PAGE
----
Beck was especially good at talking to baby animals, perhaps because she was so playful and lighthearted. She loved playing hide-and-seek with the young squirrels and having somersault contests with the baby hedgehogs. Even when an animal was too young to speak, Beck could understand it. Queen Clarion said Beck had empathy and could sense animals’ emotions. When those emotions were strong enough, Beck felt them, too.

So when a baby raccoon parked himself on a stump and refused to move, everyone thought of Beck right away. The animal fairies sent Latia to fetch Beck because she was a forest-talent fairy and knew the quickest ways to get through Pixie Hollow.

An easy five-minute flight later, the two fairies came to Havendish Stream. A dozen animal-talent fairies were hovering around a tiny raccoon, who sat on a tree stump clutching a stalk of Rosetta’s mint.

“Beck’s here!” Latia called, and all the fairies turned.

“Oh, thank goodness!” cried Fawn, one of Beck’s best friends. She drew Beck closer to the tree stump. “Beck, you’ve just got to help. This poor little fella won’t budge. We don’t even know where he came from.” With a push from Fawn, Beck found herself right in front of the baby raccoon. He raised his head and whimpered.

“Hello there,” Beck said in Raccoon. “I’m Beck. What’s your name?”

The little raccoon let out another whimper. Then he buried his face in his paws and rubbed his nose in the stalk of mint he had picked from Rosetta’s garden.

“Oh, don’t cry!” Beck said. She flew up and stroked the top of the raccoon’s furry head. The raccoon rocked back and forth–and Beck’s lip started trembling. The baby raccoon was so sad and so scared that Beck was starting to feel sad, too. She straightened her back, cleared her throat, and forced herself to cheer up. If she didn’t watch out, soon she’d be crying as hard as the little raccoon, and then where would the fairies be?

“Hey, now,” said Beck, smiling. “Don’t cry, my friend. Why would you cry when you could be playing a game with me?”

Raising his head, the little raccoon looked at Beck for the first time. She smiled encouragingly and patted his nose. “That’s right,” she said. “I know the perfect game for us to play. It’s called Find the Fairy!”

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Beck and the Great Berry Battle 4 out of 5 based on 0 ratings. 9 reviews.
Guest More than 1 year ago
I love all of the fairy books i would definetly recomend all of them!!! :]
MicheleLeesBookLove More than 1 year ago
We bought this book used. The bad part of these girl-centric books is the Disney need to slap on a message. This particular book doesn't do well when it comes to establishing the fairy world, or even Beck as a character and instead focuses-a lot-on a great civil war between forest critters where the only casualties are berries. While fighting and battles themselves aren't funny by nature, even my six year old got bored with the whole fighting-over-a-misunderstanding premise, which she informed me was the case right away. This book was just a huge miss with us. My son was bored out of his mind by the glittery cover and girly point of view (but we switch who gets to pick the books and it was my daughter's turn) and even my daughter didn't get nearly as excited or involved with the book as she usually does. She was hoping for more bits about taking care of animals (which was in fact why she picked this book up, because Beck is an animal-caretaker fairy). She also failed to connect with the tension at the climax because it involves a hawk as an uber bad guy and this past summer we met a few hawks at a presentation from the Louisville Raptor Rehabilitation group. In the end we just all ended up feeling like this book was too little for its audience despite how much we wanted to like it.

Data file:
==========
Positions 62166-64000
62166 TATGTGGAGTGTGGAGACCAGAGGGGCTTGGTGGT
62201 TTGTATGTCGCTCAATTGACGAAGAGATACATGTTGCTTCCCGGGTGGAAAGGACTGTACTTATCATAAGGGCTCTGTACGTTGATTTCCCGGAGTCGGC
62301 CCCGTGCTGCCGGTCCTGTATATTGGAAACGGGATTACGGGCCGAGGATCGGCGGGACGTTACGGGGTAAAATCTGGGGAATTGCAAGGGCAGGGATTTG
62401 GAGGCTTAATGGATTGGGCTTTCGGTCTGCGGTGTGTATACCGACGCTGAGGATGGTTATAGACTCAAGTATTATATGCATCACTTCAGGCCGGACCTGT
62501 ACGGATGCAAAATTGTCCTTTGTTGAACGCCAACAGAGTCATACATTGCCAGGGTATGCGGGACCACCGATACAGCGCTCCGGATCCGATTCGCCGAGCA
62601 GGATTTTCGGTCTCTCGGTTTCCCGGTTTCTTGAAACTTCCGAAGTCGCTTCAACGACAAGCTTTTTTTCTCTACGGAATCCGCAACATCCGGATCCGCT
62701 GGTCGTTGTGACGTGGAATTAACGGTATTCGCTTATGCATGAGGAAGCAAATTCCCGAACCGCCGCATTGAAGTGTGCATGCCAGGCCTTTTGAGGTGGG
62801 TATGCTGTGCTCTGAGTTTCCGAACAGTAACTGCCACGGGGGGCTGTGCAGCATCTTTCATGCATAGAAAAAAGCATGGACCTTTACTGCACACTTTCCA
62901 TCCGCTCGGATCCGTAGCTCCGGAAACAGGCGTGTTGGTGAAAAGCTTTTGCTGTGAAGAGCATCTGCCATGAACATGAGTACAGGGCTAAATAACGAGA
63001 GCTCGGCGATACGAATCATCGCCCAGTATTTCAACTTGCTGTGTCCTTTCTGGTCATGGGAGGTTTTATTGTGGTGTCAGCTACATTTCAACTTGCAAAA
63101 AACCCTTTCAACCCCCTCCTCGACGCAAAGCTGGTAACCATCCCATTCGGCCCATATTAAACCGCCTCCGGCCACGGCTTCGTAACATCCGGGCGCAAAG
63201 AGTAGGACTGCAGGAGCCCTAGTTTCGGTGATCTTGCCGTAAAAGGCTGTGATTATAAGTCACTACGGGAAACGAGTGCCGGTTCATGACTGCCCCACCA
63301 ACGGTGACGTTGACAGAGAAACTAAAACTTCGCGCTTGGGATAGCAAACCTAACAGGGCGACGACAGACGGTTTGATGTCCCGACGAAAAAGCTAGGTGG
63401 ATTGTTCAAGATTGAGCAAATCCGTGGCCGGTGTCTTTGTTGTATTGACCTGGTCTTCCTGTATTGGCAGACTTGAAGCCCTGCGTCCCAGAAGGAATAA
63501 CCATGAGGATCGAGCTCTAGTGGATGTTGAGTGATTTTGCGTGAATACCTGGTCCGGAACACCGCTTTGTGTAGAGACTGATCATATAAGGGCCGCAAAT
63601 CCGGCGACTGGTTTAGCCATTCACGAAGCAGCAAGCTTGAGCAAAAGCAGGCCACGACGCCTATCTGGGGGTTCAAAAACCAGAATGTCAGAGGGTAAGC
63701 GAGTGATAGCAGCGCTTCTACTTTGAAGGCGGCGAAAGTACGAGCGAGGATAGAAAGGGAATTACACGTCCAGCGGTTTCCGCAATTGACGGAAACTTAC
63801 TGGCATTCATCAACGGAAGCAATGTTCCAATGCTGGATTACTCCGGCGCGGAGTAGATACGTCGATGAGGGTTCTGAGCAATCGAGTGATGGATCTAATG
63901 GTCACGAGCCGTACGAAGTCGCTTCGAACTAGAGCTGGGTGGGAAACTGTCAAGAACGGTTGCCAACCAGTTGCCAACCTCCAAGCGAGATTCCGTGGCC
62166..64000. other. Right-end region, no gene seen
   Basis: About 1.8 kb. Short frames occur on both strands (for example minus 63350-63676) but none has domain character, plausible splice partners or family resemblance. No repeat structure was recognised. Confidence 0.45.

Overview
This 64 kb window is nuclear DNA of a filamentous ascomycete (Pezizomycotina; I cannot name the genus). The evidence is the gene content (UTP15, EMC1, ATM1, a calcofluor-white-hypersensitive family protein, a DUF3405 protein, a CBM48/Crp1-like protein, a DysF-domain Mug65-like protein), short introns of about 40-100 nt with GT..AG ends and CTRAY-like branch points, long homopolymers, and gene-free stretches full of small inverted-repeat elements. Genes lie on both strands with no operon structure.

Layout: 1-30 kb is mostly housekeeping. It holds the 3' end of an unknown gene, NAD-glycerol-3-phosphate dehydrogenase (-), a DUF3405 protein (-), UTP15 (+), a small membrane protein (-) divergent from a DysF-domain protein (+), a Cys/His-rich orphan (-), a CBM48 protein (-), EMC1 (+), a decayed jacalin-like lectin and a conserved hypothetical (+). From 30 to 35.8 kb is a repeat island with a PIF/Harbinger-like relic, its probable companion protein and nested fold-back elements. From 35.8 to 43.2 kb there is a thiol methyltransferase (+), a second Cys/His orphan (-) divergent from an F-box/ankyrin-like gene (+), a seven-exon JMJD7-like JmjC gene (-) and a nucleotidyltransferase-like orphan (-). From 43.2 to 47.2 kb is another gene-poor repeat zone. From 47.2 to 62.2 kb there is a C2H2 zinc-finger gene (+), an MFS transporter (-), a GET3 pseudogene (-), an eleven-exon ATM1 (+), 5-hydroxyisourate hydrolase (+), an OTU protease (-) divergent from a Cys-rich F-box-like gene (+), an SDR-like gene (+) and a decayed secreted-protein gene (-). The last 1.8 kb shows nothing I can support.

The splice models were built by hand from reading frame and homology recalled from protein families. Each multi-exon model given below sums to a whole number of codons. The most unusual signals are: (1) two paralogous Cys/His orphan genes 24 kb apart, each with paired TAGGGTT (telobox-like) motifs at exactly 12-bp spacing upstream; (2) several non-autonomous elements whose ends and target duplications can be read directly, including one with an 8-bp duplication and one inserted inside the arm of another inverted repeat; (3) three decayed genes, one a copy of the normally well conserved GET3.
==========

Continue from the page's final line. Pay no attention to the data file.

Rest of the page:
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Guest More than 1 year ago
This is a terrific book! It is highly recommended from me to fairy freaks like me!!!!
Guest More than 1 year ago
My girls just bought this book and another in the same series-they love it! I have never seen them read a chapter book so fast! They are 9 and 7. Once they started reading they couldn't put the books down. They are already begging for more from this new series. Luckily they can switch books now that they have finished-both girls finished their chapter books in less than 2 days! Bravo Disney!!!!
Anonymous More than 1 year ago
Loved the pictures, they were so colorful and funny. My daughter laughed when she saw the delightful illustrations. Beck is too intriguing, she relates better than any of the other animal talents and it just makes us want to read more about her. That is the whole reason that we got the next book about her and the sea.
Anonymous More than 1 year ago
This story involves a "battle" between different animals. My girl did not enjoy the opening premise of the story because of that. She is on the younger end of the spectrum for this book, so that may not be a typical reaction. I love these books because my gifted grade K student can read these for a challenge, but the content is still age-appropriate and sweet, not sassy and violent. She still liked it overall and wanted to continue with the series, which she has now finished. It's good, just not quite as strong as the others in the series.